53 ± 10
12 ± 0.60
265 ± 27
6 ± 0.50
NEOSORB® XTAB 300S

82 ± 9

2 ± 0.50
278 ± 82
1 ± 0.81

In Vivo Sensory Evaluation

In vivo, NEOSORB® XTAB 300S tablets are characterized mainly by a sensation of melting and practically no crunchiness. In comparison, XYLISORB® XTAB 240 tablets exhibit both crunchiness and melting sensations (Figure 2). SweetPearl® P300 DC tablets are characterized by a dominant perception of crunchiness. There is no statistical difference in the perception of crunchiness between SweetPearl® P300 DC and XYLISORB® XTAB 240 tablets. Conversely, XYLISORB® XTAB 240 and SweetPearl® P300 DC tablets are significantly crunchier than NEOSORB® XTAB 300S tablets. We observe similar profiles as for the 100 N tablets. For a tablet's hardness of 250 N, however, XYLISORB® XTAB 240 tablets are significantly crunchier than SweetPearl® P300 DC tablets (Figure 3).

Fig 2

Fig 3

In Vivo Versus In Vitro Sensory Evaluation

When we compare both in vitro and in vivo sensory evaluation testing, we can correlate the difference in behavior of the tablet during fragmentation under pressure with differences in the crunchiness and melting attributes. NEOSORB® XTAB 300S tablets are characterized by a predominance of melting sensation upon chewing probably as a result of the particular crystalline shape of the particles and high compressibility of the powder, which is in agreement with the rather flat fragmentation curve. SweetPearl® P300 DC tablets exhibit more crunchiness. XYLISORB® XTAB 240 tablets combine both melting and crunchiness attributes. Both SweetPearl® P300 DC and XYLISORB® XTAB 240 have the crunchiness anticipated from their fragmentation curves.

The overall acceptance from a palatability point of view between these three polyols was evaluated. There is a clear preference for XYLISORB® XTAB 240 tablets with approximately 70% of the entire panel (Figure 4).

Fig 4

Conclusion

This study describes two different methodologies for sensory evaluation of two attributes–crunchiness and melting. The differences observed in both attributes can be directly linked to the compressibility behavior and the crystal shape of the powder, and more specifically to the rearrangement and the brittleness of the different polyols under compression. The in vivo study has revealed that the evaluation of both crunchiness and melting is a good combination for predicting a good taste and mouthfeel.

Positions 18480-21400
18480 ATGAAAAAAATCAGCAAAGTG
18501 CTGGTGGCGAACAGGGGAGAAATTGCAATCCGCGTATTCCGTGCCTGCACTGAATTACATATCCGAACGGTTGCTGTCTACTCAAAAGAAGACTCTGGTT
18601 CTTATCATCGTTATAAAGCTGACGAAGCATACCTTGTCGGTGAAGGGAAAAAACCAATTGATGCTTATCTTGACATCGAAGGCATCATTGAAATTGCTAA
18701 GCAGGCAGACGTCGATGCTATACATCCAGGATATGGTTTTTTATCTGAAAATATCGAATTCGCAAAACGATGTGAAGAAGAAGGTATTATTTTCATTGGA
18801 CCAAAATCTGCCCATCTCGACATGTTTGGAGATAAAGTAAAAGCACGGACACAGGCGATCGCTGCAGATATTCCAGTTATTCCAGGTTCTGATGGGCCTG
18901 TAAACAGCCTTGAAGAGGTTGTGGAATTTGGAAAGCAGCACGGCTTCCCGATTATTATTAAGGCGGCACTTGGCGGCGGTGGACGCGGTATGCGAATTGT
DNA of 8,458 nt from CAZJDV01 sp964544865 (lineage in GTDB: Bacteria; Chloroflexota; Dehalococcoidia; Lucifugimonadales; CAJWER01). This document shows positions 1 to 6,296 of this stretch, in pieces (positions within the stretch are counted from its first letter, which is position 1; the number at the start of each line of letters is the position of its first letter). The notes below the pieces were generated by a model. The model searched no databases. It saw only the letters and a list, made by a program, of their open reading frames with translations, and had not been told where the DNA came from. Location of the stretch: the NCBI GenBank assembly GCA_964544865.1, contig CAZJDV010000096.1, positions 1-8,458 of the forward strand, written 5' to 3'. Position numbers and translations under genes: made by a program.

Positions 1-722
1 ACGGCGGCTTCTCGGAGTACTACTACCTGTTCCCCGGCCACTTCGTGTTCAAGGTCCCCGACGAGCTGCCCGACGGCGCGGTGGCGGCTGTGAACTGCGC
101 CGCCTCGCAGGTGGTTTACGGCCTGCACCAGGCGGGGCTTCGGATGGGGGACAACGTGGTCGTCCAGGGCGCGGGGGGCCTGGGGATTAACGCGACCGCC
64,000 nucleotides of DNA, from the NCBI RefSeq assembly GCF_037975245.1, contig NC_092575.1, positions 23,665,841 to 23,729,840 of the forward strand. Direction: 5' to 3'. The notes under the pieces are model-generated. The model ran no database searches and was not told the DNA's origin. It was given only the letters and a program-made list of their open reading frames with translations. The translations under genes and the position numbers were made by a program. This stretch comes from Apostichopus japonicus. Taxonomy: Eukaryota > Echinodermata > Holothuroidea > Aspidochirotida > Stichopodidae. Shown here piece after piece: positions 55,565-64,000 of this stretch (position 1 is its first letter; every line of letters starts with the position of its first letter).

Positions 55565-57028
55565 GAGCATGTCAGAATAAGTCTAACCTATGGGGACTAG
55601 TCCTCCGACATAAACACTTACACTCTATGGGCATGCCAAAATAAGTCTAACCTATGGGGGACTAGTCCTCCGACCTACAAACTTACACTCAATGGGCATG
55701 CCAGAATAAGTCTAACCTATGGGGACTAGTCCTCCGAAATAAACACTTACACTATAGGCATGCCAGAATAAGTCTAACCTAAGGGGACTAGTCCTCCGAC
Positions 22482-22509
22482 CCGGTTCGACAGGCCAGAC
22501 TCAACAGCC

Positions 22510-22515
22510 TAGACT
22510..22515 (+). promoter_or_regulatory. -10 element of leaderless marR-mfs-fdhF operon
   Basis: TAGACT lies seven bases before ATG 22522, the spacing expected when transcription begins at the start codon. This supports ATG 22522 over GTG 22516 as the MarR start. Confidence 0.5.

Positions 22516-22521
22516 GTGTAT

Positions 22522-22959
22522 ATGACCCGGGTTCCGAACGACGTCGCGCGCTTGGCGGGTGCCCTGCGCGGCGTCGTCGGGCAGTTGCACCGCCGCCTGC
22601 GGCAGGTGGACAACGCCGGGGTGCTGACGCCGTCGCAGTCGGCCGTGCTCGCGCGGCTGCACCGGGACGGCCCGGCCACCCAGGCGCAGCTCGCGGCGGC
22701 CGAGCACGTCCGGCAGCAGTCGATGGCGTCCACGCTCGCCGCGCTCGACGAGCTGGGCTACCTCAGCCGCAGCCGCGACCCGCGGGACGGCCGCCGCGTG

References

  1. T.M. Michele, et al., "Safety of Chewable Tablets for Children," J. Asthma 39(5), 391-403 (2002).
  2. P. Van Arnum, "Pediatric Formulations: Technical and Regulatory Considerations," Pharmaceut. Techn. 33(8) (Suppl.) s58-67 (2009).
  3. H. Suzuki, et al., "Acetaminophen-Containing Chewable Tablets with Suppressed Bitterness and Improved Oral Feeling," Int. J. Pharm. 278(1), 51-61 (2004).
  4. C. Dusautois, "Creative and Reliable DC Formulations with Roquette's DC Polyols Portfolio," Pharma & Healthcare News 11, 4 (2009).
  5. P.M. Olinger and T. Pepper, "Xylitol," in L.O. Nabors, Ed. Alternative Sweeteners (Marcel Dekker, New York, NY, USA, 2001), pp 335-65.
  6. R. Wilson, Ingredients Handbook: Sweeteners, 3rd Edition (Blackwell Publishing, 2007), pp 251-70.
  7. H. Mitchell, Sweeteners and Sugar Alternatives in Food Technology (Blackwell Publishing, 2006), pp 295-317.